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bower's Nine-Point Program for improvement of relations between the United States and Panama, developed health insurance plans for all employees to replace the plans formerly in effect, added a tuition-refund plan to the Company-Government training program, and initiated a visiting nurse program of home visits for Disability Relief beneficiaries. As the year ended, the Bureau was attempting to provide for a group hospitalization insurance plan for the Disability Relief beneficiaries and was hoping to implement such a plan early this year. The normal activities of the Bureau in carrying out the length-of-service awards program, reviewing job classifications, recruiting personnel, implementing wage revisions, and operating the Company-Government training program continued during the year. Plans now are being developed to strengthen the training program at the bureau level and institute a retirement counseling service for all employees. New equipment was added to Mount Hope Printing Plant, such as this new offset press. Having received an accolade from the Comptroller General of the United States for its 1960 financial accounting and internal audit procedures, the Office of the Comptroller entered the new year with plans for a feasibility study of automatic data processing and the establishment of a catalog pricing system for storehouse items. The Administrative Branch continued the modernization of equipment at the Mount Hope Printing Plant, including installation of a new offset press. During 1961 plans will be completed for consolidation of the Mount Hope and Balboa units in a building at La Boca. The Branch also installed a new filing system, reducing the number of subject classifications from 10,000 to 1,000. The Records Center moved to a roomier building, thus gaining space necessary for the efficient processing of CompanyGovernment records for retention or disposal. The Office of the General Counsel, while handling the normal quota of routine legal matters, pushed forward with the preparation of a Revised Canal Zone Code, which it hopes to submit to Congress for approval early this year. Other highlights of the year's activities included the appointment of Gov. W. A. Carter to fill the post vacated by former Gov. William E. Potter, revision of the Company-Government Master Plan for the next decade by the Executive Planning Staff, the continued consolidation of a number of operations, and elimination of duplicate requirements affecting residents of both Panama and the Canal Zone, such as driver's August fire caused extensive damage to Administration Building, licenses. but repairs were completed and offices reoccupied by the year-end. THE PANAMA CANAL REvIEW 7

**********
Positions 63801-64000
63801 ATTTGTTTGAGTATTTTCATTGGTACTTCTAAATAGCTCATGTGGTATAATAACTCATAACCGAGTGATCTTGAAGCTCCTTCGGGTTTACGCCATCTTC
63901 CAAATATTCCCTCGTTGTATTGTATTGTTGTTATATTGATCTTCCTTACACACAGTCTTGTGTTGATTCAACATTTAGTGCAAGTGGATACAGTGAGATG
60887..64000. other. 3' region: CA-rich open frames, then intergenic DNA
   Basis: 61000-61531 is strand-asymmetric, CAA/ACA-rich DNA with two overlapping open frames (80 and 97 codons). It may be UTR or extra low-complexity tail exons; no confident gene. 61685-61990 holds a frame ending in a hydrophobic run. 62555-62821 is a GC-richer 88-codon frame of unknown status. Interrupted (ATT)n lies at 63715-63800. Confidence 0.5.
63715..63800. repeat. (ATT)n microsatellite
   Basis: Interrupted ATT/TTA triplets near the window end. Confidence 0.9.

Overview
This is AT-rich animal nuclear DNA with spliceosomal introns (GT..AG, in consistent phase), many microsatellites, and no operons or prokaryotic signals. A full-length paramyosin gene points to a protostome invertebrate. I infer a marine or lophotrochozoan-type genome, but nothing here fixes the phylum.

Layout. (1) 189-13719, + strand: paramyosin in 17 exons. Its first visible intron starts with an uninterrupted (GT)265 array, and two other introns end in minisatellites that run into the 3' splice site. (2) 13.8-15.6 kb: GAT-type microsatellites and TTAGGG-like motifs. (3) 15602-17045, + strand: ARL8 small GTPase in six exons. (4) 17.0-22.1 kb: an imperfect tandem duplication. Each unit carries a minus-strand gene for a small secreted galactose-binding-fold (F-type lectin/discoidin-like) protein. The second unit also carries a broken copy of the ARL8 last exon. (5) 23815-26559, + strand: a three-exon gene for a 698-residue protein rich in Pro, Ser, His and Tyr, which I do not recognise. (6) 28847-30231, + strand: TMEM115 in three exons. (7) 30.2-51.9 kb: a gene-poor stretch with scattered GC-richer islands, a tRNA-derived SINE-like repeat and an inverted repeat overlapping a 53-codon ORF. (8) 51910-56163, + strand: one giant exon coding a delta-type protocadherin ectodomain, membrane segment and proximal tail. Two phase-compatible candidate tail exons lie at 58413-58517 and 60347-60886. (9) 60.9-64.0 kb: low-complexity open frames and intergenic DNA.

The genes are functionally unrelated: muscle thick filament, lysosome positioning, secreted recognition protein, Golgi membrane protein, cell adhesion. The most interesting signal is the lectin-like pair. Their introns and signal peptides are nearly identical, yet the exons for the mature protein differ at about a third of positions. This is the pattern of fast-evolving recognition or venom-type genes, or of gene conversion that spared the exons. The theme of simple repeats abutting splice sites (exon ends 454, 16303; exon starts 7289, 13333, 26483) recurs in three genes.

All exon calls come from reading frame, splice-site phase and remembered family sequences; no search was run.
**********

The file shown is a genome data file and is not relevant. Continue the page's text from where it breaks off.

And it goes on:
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And A Good Time Was Had By All ... As 1960 DREW to a close last month with the festive holiday season, the friendly associations and interchanges between residents of Panama and the Canal Zone, which have been part of isthmian life for more than half a century, continued apace. Some of the interchanges were associated with the holiday season, but many others were unrelated to it, merely being a continuation of the long record of Isthmians living, working, worshipping, and playing together. The vast majority of the activities were simply the natural result of people of many nationalities and interests living close to each other, learning each other's language, customs, attitudes, and viewpoints, while sharing a common effort in operation of the Isthmian waterway. During the closing month of the year, people from all walks of Isthmian life urged their favorite Professional Baseball League teams to victory, helped their less fortunate neighbors, shared cultural experiences, visited one another, exchanged holiday greetings, and generally continued the cordial relationBalboa Hgh School Glce Club and Band performed at National Institute in Panama City. ships of friends and neighbors everywhere. The Rev. John A. Spalding, president of the International Boy Scouts of the Canal Zone, opens Scout review in honor of Council 801. Boy Scouts of America, in Mount Mrs. E. 0. Kiernan, president of the Balboa Woman's Club, and Mrs. Albert Hope Stadium. B. I. Everson, Director of Transportation Saarinen with some of various food items which Club members donate each and Terminals Bureau, represented Gov. W. A. Carter. year for students at the Salvation Army School for the Blind in Panama City. 8 JANUARY 6, 1961